But an avaricious man will not trust the word of the Most High God, till he himself sees whence his daily bread is coming. This is very unreasonable in him, because he brought nothing with him into the world; and yet he is bent upon the acquisition of worldly riches, as though he would carry with him out of this world as much as he possibly could lay hold of. The avaricious man is most ungrateful, because he enjoys so many of God’s blessed gifts, and yet never gratefully and trustfully turns his heart to the Giver of all these. He is a most stupidly foolish man, because he forsakes God, the only true God, and sets his heart upon those things which, without the grace of God, cannot possibly be good. He whose heart is bound up in these earthly things does not really possess them, but is possessed by them.

The spirit of avarice is not destroyed either by plenty or want. Dire want diminishes it not, for the inability to obtain what he wants merely whets the desire of the avaricious man. Neither does an abundance of this world’s goods diminish it; for the more the avaricious man obtains the more he wants. As soon as one desire is gratified others immediately spring up, just as the more wood you heap on a fire the more fiercely it burns. Avariciousness is like a mountain torrent, very small in its beginning, but enlarging and gathering new force as it rolls down the mountain side. Set due bounds, therefore, to thy desire for wealth, lest it drag thee down into eternal perdition. Many greedily devour in this life what they must afterwards digest in hell. And many others, while they are still thirsting for filthy lucre, run headlong into instant destruction.

As thou considerest these things, O devout soul, avoid, as much as thou possibly canst, an avaricious spirit. Nothing of all thy worldly store canst thou carry with thee to the judgment-bar of God, except what thou hast given away to the poor. Withhold not thy frail and perishing goods from the poor, for whom the blessed Christ refused not to give His life. Give to the poor, that thou mayest give to thyself; for what thou hast not thus given in Christian charity another will have. Far too avaricious is that man for whom the Lord Himself suffices not; nor has he a sure hope of heaven, who so highly values the perishing things of earth. How can he lay down his life for his brother (1 John iii. 16), who denies his brother the little temporal gifts he begs of him? What we place in the hands of a poor man we really lay up as a treasure in heaven, that it perish not on the earth. Wouldst thou offer a pleasing service to Christ thy Saviour? Show kindness to the poor. What we do to the members of His mystical body, Christ receives as done to Himself (Matt. xxv. 40). Christ is saying to thee: “Give to Me of that which I have given of Myself to thee; do good with the good thou hast, that thou mayest bring more good to thyself. Give bountifully of thine earthly possessions that thou mayest more truly preserve them; for by hoarding them as a miser thou wilt really lose them.” Heed now the warning of Christ, that thou mayest not be obliged to hear Him saying to thee at the judgment: “Depart from Me, ye cursed, into everlasting fire; * * * for I was an hungered, and ye gave Me no meat” (Matt. xxv. 41, 42). The giving of alms is like sowing good seed; and if thou sowest sparingly, thou shalt reap also sparingly; if thou sowest bountifully, thou shalt reap also bountifully (1 Cor. ix. 6; Gal. vi. 8). If thou wouldst be among those on the right hand of thy Lord on that great day, show the kindly spirit He commends in them. Let the sad fate of those on His left hand strike fear into thy heart, because they are there not for doing evil so much as for not doing good.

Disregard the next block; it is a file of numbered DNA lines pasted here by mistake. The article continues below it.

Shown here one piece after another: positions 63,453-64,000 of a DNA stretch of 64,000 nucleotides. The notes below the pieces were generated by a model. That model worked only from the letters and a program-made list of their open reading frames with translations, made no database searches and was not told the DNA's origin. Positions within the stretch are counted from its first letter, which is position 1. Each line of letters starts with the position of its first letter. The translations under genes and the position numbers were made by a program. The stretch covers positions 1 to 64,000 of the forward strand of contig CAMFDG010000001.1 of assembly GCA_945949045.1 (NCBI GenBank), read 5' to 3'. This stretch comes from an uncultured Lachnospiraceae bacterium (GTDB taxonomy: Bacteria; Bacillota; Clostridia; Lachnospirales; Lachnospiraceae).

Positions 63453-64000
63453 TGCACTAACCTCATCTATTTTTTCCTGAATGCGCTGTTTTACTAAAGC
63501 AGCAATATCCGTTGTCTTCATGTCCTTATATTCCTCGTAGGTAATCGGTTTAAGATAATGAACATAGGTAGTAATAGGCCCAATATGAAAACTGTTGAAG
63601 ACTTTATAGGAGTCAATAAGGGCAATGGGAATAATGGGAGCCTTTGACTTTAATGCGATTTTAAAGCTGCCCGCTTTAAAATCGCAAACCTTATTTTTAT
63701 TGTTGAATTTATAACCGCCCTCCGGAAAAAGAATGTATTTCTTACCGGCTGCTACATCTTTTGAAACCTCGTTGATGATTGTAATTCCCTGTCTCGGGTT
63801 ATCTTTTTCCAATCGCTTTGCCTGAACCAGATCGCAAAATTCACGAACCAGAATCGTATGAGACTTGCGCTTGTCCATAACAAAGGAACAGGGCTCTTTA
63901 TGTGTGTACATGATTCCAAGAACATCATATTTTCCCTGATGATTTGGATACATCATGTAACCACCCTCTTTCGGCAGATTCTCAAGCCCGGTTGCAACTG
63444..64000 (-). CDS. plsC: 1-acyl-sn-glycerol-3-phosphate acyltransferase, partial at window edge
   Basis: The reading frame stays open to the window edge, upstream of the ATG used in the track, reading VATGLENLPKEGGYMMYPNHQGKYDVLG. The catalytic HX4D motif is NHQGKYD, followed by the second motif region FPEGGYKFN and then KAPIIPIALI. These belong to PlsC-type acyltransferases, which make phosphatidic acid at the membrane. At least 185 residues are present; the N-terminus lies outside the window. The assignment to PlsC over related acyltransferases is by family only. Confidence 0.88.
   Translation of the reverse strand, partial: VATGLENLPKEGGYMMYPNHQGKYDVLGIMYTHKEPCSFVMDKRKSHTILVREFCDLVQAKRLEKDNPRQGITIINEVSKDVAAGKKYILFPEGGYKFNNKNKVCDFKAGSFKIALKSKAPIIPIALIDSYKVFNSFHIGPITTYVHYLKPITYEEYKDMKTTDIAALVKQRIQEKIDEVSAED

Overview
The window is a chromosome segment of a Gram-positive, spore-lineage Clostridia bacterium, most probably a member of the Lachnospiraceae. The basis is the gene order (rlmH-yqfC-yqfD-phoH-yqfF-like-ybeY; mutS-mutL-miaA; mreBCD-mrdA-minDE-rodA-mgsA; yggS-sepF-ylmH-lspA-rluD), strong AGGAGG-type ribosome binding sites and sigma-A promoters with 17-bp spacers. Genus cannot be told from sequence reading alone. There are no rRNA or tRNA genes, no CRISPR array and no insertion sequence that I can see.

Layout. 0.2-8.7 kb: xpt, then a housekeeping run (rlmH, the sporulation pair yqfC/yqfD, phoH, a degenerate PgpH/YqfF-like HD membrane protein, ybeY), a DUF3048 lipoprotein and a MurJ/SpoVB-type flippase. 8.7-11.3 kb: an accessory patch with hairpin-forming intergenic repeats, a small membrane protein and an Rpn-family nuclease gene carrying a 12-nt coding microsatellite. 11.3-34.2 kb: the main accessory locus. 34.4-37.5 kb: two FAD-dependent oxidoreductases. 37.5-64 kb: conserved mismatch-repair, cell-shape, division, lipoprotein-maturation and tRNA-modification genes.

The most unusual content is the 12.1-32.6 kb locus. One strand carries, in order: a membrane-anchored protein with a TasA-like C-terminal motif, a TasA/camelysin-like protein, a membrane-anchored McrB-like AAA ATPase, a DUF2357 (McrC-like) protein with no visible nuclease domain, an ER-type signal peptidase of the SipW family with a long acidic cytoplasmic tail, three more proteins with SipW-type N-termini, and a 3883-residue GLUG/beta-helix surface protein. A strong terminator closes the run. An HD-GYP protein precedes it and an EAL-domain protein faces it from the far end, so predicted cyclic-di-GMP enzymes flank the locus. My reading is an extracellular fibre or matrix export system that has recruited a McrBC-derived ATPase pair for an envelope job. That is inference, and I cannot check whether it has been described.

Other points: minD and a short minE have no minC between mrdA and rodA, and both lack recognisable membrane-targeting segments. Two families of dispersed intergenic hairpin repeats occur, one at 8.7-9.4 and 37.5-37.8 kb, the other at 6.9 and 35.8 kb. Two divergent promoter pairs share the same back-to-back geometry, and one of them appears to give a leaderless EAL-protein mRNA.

O God, “incline my heart unto Thy testimonies, and not to covetousness” (Ps. cxix. 36)!